Nearing a crisis: Teacher shortage

Print Article


As a former CEO, I know that any organization is only as good as its people. Iíve managed companies as small as 50 employees and as large as 2,000 and the key to our success was always the talent and commitment of our teammates. Schools are no different. The quality of education our children receive is directly related to the talent and quality instruction of their teachers.

This is why I was alarmed that after we at Raising Idaho Standards for Education (RISE) met individually with every school administrator in the Coeur díAlene School District to listen to the challenges they face, we found we are approaching crisis levels for viable candidates to fill needed teaching positions. Many principals said that over the last few years, they have been getting 1-2 applications for positions for which they might have had 30-40 applications a few years ago. And it is even more acute for hard-to-fill positions such as special education, math and science. Our administrators need to be hiring people because they are a great fit, not because they are the only option.

As a parent and an advocate for strong public schools, I was aware that teacher salaries were too low in Idaho and that our schools were not in the best competitive position compared to those a short drive away in Washington. But the issue was far bleaker than I imagined and I believe the public is also unaware of the depth of the problem. While we are fortunate to have so many outstanding educators committed to our kids despite these trends, if this issue goes on unaddressed it will likely lead to substandard education in our schools, and that shouldnít be good enough.

We at RISE believe that a stronger community begins with stronger schools. If thatís true our business leaders should be very concerned about the availability of teachers as they think about todayís students being their labor pool for the future. We also believe that our schools cannot succeed in isolation. Because of this it is crucial that community leaders come together to support our schools in addressing this challenge. To this end, this fall we will be bringing together a committed group of local leaders in business, human resources, and education to work in collaboration with the school district to come up with different approaches and novel ideas to solve this very real problem. To get this rolling RISE has already been compiling data on salary and benefits offered in neighboring states.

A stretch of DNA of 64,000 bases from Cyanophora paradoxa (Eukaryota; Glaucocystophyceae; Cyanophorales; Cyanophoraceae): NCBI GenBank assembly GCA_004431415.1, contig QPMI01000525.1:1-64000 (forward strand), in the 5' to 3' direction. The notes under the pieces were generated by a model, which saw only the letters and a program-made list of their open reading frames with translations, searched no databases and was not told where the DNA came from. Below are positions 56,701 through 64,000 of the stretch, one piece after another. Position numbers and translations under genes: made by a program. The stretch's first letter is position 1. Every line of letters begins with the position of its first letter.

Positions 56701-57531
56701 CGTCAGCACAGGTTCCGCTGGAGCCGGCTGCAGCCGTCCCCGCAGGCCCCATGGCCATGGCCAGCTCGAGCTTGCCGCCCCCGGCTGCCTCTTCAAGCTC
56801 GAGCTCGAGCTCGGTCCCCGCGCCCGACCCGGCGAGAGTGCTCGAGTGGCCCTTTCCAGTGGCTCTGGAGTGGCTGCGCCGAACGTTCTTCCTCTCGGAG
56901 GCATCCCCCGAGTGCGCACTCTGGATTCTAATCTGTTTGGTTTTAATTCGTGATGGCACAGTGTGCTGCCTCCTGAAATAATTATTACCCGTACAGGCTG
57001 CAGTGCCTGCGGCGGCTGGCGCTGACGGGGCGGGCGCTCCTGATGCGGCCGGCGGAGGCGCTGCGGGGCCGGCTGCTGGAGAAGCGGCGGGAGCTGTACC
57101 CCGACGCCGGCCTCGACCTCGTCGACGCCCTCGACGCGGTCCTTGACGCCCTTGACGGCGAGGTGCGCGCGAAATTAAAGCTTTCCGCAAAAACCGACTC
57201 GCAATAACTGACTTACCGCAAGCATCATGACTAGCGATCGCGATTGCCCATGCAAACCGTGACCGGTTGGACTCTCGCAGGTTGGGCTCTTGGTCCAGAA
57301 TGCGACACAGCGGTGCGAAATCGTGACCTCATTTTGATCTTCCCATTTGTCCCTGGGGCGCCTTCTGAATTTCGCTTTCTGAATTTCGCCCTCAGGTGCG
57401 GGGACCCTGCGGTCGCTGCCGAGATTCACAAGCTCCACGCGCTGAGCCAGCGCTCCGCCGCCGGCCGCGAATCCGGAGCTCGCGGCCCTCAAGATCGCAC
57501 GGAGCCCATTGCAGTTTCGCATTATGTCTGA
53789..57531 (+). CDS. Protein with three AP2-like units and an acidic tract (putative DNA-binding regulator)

The inability to recruit teachers is not just a problem locally; it is one of the key issues facing K-12 education nationwide. The teacher pipeline is narrowing, as fewer candidates are enrolling in and completing teacher preparation programs.

At the same time, the rate of teacher attrition from schools is increasing. Many school districts are losing existing teachers to retirement and/or other careers and bringing in fewer new teachers. Some sources estimate that up to 50 percent of teachers will retire or change jobs within the next seven years and 20 percent of new teachers will leave the job after just three years. I have no reason to believe the picture is any prettier for us locally.

Many may say the answer is to increase teacher pay. Fortunately, increasing teacher salaries is a priority in our district and while that is the right thing to do and a worthwhile investment, research suggests there are other factors under local control that can also meaningfully impact our ability to recruit and retain quality educators. Some may also point to the pending layoff of teachers in Spokane as the answer to our needs, but while this may provide some short-term opportunities it doesnít fix our issues longer term.